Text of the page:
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Electoral medicine

By Richard E. Ralston
web posted October 29, 2012

The authority to restore free choice in medicine is gradually being taken out of our hands. Congress and President Barack Obama are determined--without requisite legislation, no less--to have unelected boards and agencies dictate the medical care we are permitted to receive. Our only hope is that a few choices are still available in the voting booth.

The Independent Payment Advisory Board (IPAB) authorized by Obamacare has been given a dedicated source of income not appropriated by Congress--which, therefore, cannot cut it off. The board’s decisions to deny Medicare payment for any procedures or treatments may not be subjected to judicial or congressional review. And, amazingly, Obamacare requires that any proposal to repeal the creation of IPAB or amend its powers in a future Senate or House of Representatives must be ruled "out of order" by the presiding office.

Why elect lawmakers who are not allowed to change law? But then, we live in an era when the president thinks he can make a "recess appointment" to the U.S. Supreme Court if the Senate breaks for lunch. Why bother with a Congress that cannot change law or confirm appointments?

For everyone on Medicare, any decision by IPAB to disallow payment for their treatment will leave them with no alternatives. Under current law, no physician who accepts Medicare patients is allowed to receive payment directly from patients for anything not covered by Medicare.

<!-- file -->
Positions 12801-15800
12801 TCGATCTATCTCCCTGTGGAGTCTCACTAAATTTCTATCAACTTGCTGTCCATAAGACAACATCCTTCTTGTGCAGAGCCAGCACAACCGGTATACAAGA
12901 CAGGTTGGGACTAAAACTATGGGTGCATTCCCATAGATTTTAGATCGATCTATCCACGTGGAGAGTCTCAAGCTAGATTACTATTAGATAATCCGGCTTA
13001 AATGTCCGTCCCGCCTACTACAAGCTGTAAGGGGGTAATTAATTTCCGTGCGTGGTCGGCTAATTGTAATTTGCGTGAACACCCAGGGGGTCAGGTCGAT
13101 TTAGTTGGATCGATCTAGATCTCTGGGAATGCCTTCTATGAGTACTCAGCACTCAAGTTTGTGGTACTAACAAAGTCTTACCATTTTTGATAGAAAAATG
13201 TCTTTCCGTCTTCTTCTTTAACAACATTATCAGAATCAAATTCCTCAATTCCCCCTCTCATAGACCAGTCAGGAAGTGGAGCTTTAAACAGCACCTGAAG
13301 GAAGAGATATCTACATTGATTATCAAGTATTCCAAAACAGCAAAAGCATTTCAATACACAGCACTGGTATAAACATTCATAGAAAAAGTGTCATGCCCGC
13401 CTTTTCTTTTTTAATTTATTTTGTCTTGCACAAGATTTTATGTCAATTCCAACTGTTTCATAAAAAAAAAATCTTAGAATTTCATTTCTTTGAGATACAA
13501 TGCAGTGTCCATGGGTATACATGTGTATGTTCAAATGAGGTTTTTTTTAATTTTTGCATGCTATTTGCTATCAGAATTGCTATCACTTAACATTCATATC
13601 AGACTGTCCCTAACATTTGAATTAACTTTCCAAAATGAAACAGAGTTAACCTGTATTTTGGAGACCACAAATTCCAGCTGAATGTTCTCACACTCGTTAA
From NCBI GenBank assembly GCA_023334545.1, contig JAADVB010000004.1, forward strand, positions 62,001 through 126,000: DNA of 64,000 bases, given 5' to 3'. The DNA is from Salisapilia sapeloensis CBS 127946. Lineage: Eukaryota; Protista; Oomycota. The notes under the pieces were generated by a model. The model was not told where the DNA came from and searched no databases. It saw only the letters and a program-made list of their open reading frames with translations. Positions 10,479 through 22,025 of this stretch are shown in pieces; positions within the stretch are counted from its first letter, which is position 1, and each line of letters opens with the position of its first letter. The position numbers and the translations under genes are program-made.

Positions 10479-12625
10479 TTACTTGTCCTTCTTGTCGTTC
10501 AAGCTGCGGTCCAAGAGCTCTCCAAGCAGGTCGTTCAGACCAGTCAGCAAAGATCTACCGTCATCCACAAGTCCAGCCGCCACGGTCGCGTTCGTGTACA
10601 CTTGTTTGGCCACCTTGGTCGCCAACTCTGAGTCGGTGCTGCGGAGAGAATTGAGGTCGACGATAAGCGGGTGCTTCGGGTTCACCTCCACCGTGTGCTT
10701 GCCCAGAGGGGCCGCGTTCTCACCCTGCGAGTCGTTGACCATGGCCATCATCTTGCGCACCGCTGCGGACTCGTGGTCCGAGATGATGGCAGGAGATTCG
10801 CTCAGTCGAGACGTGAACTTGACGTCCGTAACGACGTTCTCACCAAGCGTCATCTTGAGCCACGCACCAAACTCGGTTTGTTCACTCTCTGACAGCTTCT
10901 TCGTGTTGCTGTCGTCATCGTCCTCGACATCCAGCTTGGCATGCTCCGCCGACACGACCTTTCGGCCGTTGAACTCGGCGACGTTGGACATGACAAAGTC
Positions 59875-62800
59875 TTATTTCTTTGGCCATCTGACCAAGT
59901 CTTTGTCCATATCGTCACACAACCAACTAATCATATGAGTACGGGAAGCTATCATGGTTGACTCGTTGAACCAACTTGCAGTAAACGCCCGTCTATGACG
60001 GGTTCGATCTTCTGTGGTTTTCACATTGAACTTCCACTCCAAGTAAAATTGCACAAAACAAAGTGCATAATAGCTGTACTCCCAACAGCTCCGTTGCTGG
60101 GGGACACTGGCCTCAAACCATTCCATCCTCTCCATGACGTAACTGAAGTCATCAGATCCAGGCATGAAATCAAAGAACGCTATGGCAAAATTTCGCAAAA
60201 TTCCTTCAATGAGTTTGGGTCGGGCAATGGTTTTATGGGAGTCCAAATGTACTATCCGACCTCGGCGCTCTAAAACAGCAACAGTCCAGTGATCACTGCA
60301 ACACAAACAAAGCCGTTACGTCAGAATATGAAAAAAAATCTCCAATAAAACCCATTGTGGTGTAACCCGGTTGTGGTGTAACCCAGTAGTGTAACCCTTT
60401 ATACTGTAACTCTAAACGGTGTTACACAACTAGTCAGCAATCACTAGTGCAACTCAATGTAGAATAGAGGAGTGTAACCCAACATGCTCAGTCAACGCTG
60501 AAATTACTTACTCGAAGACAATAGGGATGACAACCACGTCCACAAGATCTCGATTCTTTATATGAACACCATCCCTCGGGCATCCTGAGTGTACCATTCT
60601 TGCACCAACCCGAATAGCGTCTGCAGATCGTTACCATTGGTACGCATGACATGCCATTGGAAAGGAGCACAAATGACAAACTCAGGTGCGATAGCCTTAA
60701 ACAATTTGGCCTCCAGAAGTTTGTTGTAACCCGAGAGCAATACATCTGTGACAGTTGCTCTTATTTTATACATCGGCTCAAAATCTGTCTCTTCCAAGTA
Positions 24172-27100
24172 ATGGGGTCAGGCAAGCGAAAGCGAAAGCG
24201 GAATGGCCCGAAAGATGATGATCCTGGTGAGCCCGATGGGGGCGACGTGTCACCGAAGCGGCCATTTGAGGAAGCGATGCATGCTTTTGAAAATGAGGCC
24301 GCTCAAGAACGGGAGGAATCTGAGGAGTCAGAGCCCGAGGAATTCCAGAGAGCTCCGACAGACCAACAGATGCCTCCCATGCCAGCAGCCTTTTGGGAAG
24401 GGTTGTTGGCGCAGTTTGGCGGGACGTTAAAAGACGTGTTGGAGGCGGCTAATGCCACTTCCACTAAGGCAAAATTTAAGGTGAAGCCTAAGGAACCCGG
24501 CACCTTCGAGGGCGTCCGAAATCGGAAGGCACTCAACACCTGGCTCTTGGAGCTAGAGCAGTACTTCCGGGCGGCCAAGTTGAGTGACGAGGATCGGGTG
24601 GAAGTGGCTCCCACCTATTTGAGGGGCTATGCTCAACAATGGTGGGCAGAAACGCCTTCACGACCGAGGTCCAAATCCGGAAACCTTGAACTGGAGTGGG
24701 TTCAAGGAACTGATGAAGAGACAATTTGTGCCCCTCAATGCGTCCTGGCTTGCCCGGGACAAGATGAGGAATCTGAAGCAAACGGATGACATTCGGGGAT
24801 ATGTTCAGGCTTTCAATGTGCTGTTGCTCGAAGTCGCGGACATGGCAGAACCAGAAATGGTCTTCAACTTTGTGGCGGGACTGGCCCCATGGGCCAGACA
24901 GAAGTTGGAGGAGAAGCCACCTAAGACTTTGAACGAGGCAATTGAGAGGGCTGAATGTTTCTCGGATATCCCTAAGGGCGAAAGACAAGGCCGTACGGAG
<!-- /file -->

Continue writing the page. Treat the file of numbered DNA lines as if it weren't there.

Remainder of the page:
For younger patients, no insurance company will long pay for procedures not sanctioned by IPAB.

Millions of daily decisions about the treatment of 300 million people, in a rapidly changing technological environment, with regular new advances in drugs and procedures in complex combination with each other, will be subject to the decisions of one government board.

But many politicians adore IPAB, because, as President Obama likes to say, "it is more fair," and they think medical care must be based upon the redistribution of wealth. The result: equal medicine for all--and equal misery for all.

Is that "fair"?

An additional burden for those with or without insurance will result from a new tax on medical equipment manufacturers. Although their development costs are often so high that there might not be any profit for years, Obamacare's new tax circumvents that difficulty by taxing manufacturers on all revenue from the sale of equipment, whether it is profitable or not. That will discourage new investment and add costs to all those who need the equipment to diagnose or treat their illness.

For Obamacare, higher costs and less treatment means more "fairness."

With our attention on the choices that Obamacare has eliminated, the Food and Drug Administration is rapidly expanding its role by direct interference in the practice of medicine. Countless thousands of patients have died while waiting for access to drugs and devices that were eventually approved by the FDA. Now thousands more will die while waiting for FDA approval of each use of stem cell, venous catheter or other therapies. Individual physicians and surgeons are constrained against following their judgment of the best treatment for their patients, but the authority of a vast bureaucracy is carefully preserved.

It is a tragedy that our medical choices are limited to the choices in a voting booth. But those votes are vitally important if that is all we have left. ESR

Richard E. Ralston is the executive director of Americans for Free Choice in Medicine, Newport Beach, California. Copyright © 2012 Americans for Free Choice in Medicine. All rights reserved.







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